Rivers are key to understanding the chemical evolution of seawater. Bernhard Peucker-Ehrenbrink, a marine chemist and chair of WHOI’s Marine Chemistry & Geochemistry department, has been studying rivers around the world as part of the Global Rivers Observatory network to observe how natural and human-caused environmental changes affect the composition of river water over time.
This week, Peucker-Ehrenbrink and an international team of experts and guests will travel to the Brazilian rainforest along the largest river on the Earth—the Amazon River—to get a closer look at the history of its waters and assess how it may change in the future.
Why are you particularly interested in studying the Amazon?
BPE: The Amazon is home to some of the world’s most diverse ecosystems, but it’s been heavily impacted by climate change, deforestation, and other disturbances—many of which we’re responsible for. These disturbances can have significant impacts on the chemistry of the river and land-ocean linkages. So, that all comes with a responsibility of keeping a record of what’s happening in the environment and how the landscape is impacting rivers over the long term. That’s the main thing we’re after.
During our last trip to the Amazon in 2014, we focused on the Amazon proper coming out of the Andes Mountains, but this time, we’re going to focus entirely on the Rio Negro, one of the ten largest rivers in terms of discharge. We’re going to travel upstream to areas that are less explored than Andean territories and areas that aren’t frequently visited by tourist boats.
How do you approach the long-term recordkeeping of river water?
BPE: We do both water monitoring and sampling in the Amazon and other rivers we travel to. For monitoring, we use multi-parameter instruments that allow us to measure temperature, conductivity, dissolved oxygen, and turbidity every 30 minutes around the clock. We simply hang these over the side of the boat and leave them in the water to get a sense of the daily fluctuations in the river.
Water sampling gives us an opportunity to engage our nonscientist guests during these expeditions. When we went to the Columbia River in 2017, we took the group out on a small boat, collected river water in a bucket, and let all the participants take samples from the same bucket using low-cost sampling kits. These are very simple devices and all mechanical, so no electrical power is required. You simply draw river water up in a plastic syringe, affix a small cartridge filter to the end of it, and then filter the water into a small bottle. It’s so simple that school kids can do it.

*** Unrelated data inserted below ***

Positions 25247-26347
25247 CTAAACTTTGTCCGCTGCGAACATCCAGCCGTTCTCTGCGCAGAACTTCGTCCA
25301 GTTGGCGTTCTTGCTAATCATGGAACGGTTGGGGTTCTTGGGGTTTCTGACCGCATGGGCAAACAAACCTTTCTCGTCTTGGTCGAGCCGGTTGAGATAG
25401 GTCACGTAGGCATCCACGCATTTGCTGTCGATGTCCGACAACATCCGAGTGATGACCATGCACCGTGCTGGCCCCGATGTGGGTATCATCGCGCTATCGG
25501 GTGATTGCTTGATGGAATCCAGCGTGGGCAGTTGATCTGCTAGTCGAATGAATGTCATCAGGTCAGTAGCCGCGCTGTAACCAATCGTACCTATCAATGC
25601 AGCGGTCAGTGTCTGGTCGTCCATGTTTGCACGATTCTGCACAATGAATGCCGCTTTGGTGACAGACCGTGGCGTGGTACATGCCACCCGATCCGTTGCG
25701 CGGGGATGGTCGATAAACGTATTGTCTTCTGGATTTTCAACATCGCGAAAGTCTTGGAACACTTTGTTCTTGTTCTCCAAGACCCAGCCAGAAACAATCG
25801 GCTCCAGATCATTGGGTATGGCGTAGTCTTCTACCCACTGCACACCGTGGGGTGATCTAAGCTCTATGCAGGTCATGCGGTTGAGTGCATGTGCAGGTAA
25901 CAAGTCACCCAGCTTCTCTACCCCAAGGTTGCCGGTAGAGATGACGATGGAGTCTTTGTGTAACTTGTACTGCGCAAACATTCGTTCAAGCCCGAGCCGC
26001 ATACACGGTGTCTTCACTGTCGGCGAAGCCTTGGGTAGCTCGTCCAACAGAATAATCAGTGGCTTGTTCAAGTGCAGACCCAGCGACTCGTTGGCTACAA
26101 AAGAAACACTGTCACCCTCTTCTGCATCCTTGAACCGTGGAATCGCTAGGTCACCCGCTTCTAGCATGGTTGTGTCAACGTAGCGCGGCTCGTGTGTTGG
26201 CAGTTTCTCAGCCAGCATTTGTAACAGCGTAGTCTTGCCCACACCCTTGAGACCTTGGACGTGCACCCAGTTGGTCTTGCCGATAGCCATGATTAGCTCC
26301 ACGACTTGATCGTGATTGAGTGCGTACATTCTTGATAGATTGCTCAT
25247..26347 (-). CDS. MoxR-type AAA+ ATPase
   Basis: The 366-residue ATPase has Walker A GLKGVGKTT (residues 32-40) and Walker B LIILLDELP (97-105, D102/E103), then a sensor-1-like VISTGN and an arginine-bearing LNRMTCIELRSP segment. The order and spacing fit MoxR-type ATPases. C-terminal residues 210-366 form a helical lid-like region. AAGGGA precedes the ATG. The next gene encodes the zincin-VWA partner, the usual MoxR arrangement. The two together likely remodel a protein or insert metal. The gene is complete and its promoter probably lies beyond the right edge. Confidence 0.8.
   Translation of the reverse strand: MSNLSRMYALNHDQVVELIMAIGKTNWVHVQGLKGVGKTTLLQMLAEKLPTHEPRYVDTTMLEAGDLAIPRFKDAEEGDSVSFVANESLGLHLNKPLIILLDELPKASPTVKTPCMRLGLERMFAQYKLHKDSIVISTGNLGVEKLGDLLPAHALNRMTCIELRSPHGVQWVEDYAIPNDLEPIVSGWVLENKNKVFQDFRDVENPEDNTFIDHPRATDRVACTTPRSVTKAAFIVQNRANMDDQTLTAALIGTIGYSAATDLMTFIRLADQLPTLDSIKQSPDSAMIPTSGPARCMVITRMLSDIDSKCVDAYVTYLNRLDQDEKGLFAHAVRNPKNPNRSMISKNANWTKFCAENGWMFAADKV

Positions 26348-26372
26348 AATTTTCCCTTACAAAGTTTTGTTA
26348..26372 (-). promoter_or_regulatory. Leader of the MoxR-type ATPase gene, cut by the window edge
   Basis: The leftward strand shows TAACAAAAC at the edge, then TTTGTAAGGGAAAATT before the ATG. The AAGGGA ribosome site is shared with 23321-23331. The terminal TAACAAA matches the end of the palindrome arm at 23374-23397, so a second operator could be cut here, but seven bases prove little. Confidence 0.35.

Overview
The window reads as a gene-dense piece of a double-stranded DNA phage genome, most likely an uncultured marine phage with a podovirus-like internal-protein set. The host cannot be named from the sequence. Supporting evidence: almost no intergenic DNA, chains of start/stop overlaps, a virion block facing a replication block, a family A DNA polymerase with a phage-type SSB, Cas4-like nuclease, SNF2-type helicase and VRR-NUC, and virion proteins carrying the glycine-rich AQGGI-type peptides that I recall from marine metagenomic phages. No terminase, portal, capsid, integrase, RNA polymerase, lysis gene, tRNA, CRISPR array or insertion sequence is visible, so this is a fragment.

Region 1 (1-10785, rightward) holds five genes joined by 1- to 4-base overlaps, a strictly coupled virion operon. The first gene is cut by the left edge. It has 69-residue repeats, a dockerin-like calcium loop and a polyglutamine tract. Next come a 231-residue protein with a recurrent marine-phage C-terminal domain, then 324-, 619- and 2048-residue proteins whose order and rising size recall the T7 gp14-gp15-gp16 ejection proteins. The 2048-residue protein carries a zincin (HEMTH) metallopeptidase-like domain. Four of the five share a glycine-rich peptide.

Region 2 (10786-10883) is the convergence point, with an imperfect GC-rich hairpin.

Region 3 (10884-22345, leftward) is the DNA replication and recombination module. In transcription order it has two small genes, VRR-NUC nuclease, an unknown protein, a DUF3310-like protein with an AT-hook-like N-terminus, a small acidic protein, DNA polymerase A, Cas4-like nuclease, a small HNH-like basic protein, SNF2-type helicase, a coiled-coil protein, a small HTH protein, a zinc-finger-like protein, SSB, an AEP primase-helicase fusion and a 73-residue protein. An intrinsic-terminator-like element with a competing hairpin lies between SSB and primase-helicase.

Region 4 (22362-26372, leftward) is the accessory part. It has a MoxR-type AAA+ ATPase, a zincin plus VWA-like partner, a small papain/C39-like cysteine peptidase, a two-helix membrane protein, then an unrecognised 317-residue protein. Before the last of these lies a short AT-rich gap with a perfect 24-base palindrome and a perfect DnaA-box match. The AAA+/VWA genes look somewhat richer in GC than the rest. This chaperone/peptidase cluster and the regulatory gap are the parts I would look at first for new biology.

What kind of information do the samples provide?
We can get the isotopic composition of the water molecules themselves, which give us clues about where the water is coming from. Typically, in the tropics, the river water is relatively “heavy” in terms of its composition, unlike the water we see in higher latitudes, which is lighter. So, we get a better sense of the water’s history and what processes it has undergone over time.
The samples also allow us to better understand the variability in the water’s chemical makeup from various locations within an area of the river. For example, our guests may take a sample in one spot, and then another 100 meters away. We can compare the chemical signatures of both and determine if the river is well mixed, or if it looks like chemical patchwork.
This year, the number of rainforest fires in the Amazon surged to more than 150,000—the most since 2010. Will these environmental disturbances be detectable in your river samples?
Fortunately, the areas we’re travelling to are relatively pristine and are among the least affected by these fires. However, there could be soot from the fires raining down on the landscape and exported by the river downstream. We’ll have plenty of samples, so if we can get the right research permits to analyze what we want, we can look for specific organic compounds that are indicative of fire.
This is just one more example of how rivers have this fantastic property of integrating signals from the landscape. It’s one data point, but it can help us build out more of a record of the changing environment there. And the more we can extend these records, the more we can separate out naturally occurring changes in the river from those that are human-caused.